Friday, February 27, 2015

Slow Roasted Salmon with Fennel and Citrus

I vowed to eat fewer cookies, cakes, etc. after the holidays, but something always interferes -- the inevitable weakness when a dessert menu is placed in front of me at the end of restaurant meals, the dinners at friends' homes or my own sabotage when I decide to bake something sweet (which is more often than I should).
In an effort to counter the effects of those temptations, I'm trying to find dinner entrees that pack lots of flavor and not so many calories. Even though this dish requires a fair amount of olive oil for the poaching, when spread among two pounds of fish for four to six people, there's no cause for complaint. And two pounds of salmon is plenty for four to six people, especially if a salad or other foods are being served.
Don't fret if the last of the blood oranges are gone from the markets. You can still use regular oranges and it will be just as delicious. Make sure to slice the fennel very thinly or it won't cook through in the allotted time. Another option, which I did the second time I made this, is to parboil the fennel a couple of minutes, drain it, then assemble the rest of the ingredients. The jalapeno gives the dish a subtle kick, so don't omit that either.
Place the fish atop the fennel, oranges and lemon, scatter some dill throughout, season with salt and pepper, and pour the olive oil on top.
Roast it in the oven uncovered at a very low temperature (275 degrees) for 30 to 40 minutes. Don't worry if the fish isn't totally immersed in the olive oil. The abundant oils already present in the salmon will be enough to keep it moist. Break the fish into large pieces and pour some of the oil on top when serving. Have some lemon handy to squeeze on top, too. Try it with other seafood if salmon isn't to your liking. Cod, halibut or similar thick-fleshed fish would be great too.

Slow Roasted Salmon with Fennel and Citrus 


  • 1 medium fennel bulb, thinly sliced
  • 1 blood or navel orange, very thinly sliced, seeds removed
  • 1 Meyer or regular lemon, very thinly sliced, seeds removed
  • 1 red Fresno chile or jalapeño, with seeds, thinly sliced
  • 4 sprigs dill, plus more for serving
  • Kosher salt and coarsely ground black pepper
  • 1 2-lb. skinless salmon fillet, preferably center-cut
  • ¾ cup olive oil
  • Flaky sea salt (such as Maldon)


  • Preheat oven to 275°. Toss fennel, orange slices, lemon slices, chile, and 4 dill sprigs in a shallow 3-qt. baking dish; season with kosher salt and pepper. Season salmon with kosher salt and place on top of fennel mixture. Pour oil over.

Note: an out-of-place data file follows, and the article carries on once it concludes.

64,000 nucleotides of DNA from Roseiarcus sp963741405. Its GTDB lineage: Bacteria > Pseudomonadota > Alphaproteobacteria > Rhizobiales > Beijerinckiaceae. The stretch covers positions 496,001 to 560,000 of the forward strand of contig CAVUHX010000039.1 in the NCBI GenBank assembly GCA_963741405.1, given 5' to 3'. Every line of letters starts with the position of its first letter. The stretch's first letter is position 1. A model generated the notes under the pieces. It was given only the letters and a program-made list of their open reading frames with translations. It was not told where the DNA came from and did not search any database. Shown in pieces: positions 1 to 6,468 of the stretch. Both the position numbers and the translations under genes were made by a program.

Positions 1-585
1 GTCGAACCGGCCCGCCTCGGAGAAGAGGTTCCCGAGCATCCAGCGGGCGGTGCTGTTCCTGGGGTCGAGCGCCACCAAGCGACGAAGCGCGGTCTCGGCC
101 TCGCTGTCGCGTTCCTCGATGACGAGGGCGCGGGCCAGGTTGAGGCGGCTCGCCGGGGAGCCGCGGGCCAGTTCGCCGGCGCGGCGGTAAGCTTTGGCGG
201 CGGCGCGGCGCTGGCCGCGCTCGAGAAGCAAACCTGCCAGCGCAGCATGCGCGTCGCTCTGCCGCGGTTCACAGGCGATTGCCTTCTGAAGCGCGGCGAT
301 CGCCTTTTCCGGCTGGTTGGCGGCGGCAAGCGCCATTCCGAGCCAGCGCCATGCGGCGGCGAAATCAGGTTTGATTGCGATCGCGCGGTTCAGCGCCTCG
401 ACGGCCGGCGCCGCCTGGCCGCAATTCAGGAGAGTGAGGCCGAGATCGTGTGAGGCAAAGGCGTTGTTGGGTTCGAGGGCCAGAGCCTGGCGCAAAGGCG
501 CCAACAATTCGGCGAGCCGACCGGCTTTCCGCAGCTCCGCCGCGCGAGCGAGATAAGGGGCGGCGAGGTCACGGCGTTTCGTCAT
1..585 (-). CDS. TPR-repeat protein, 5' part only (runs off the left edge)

• Roast until salmon is just cooked through (the tip of a knife will slide through easily and flesh will be slightly opaque), 30–40 minutes for medium-rare.
  • Transfer salmon to a platter, breaking it into large pieces as you go. Spoon fennel mixture and oil from baking dish over; discard dill sprigs. Season with sea salt and pepper and top with fresh dill sprigs. Have extra lemon on hand to squeeze on top.

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Rosa's Yummy Yums said...

Wonderful! This is a great combination.



Laney Sachs said...

Those blood oranges are almost the icing on the cake (so to speak) in terms of presentation and great idea with orange instead of the usual lemon with fish. And I can still have dessert??

Marisa Franca @ Allourway said...

This sounds wonderful. I have a fennel bulb in the fridge and I've been craving salmon. This is perfect. Thank you for the inspiration.

Chiara Giglio said...

faccio spesso il salmone e segno subito questa ricetta, l'aggiunta di arancia e limone è molto azzeccata, buoni sapori mediterranei, chissà che profumo ! Buon weekend cara Linda !

Stacey Snacks said...

Looks delicious!

Debby Foodiewife said...

I love both of your pans. This looks so tasty, and I am so making this for dinner guests who are pescatarians.

Claudia said...

I seem to buy a fennel bulb and oranges every week (must be winter) and then look for things to do with them. This is perfect!

Frank Fariello said...

This looks very elegant, Linda. And pretty simple, too--just the kind of thing I like to make for company.